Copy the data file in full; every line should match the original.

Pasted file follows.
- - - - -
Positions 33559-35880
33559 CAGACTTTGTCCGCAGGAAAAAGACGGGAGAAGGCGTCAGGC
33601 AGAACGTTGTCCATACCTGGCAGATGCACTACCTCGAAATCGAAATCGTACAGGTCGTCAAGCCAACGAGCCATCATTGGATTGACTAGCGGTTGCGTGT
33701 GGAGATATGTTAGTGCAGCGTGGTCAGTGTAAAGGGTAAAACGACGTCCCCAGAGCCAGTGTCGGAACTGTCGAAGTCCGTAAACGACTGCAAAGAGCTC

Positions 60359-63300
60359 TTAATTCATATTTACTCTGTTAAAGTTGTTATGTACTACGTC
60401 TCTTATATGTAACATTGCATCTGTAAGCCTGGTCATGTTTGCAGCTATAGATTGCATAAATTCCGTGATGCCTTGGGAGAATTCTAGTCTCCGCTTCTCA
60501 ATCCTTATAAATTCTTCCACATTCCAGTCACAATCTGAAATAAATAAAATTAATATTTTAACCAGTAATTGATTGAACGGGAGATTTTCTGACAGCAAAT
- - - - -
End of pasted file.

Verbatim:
Positions 33559-35880
33559 CAGACTTTGTCCGCAGGAAAAAGACGGGAGAAGGCGTCAGGC
33601 AGAACGTTGTCCATACCTGGCAGATGCACTACCTCGAAATCGAAATCGTACAGGTCGTCAAGCCAACGAGCCATCATTGGATTGACTAGCGGTTGCGTGT
33701 GGAGATATGTTAGTGCAGCGTGGTCAGTGTAAAGGGTAAAACGACGTCCCCAGAGCCAGTGTCGGAACTGTCGAAGTCCGTAAACGACTGCAAAGAGCTC

Positions 60359-63300
60359 TTAATTCATATTTACTCTGTTAAAGTTGTTATGTACTACGTC
60401 TCTTATATGTAACATTGCATCTGTAAGCCTGGTCATGTTTGCAGCTATAGATTGCATAAATTCCGTGATGCCTTGGGAGAATTCTAGTCTCCGCTTCTCA
60501 ATCCTTATAAATTCTTCCACATTCCAGTCACAATCTGAAATAAATAAAATTAATATTTTAACCAGTAATTGATTGAACGGGAGATTTTCTGACAGCAAAT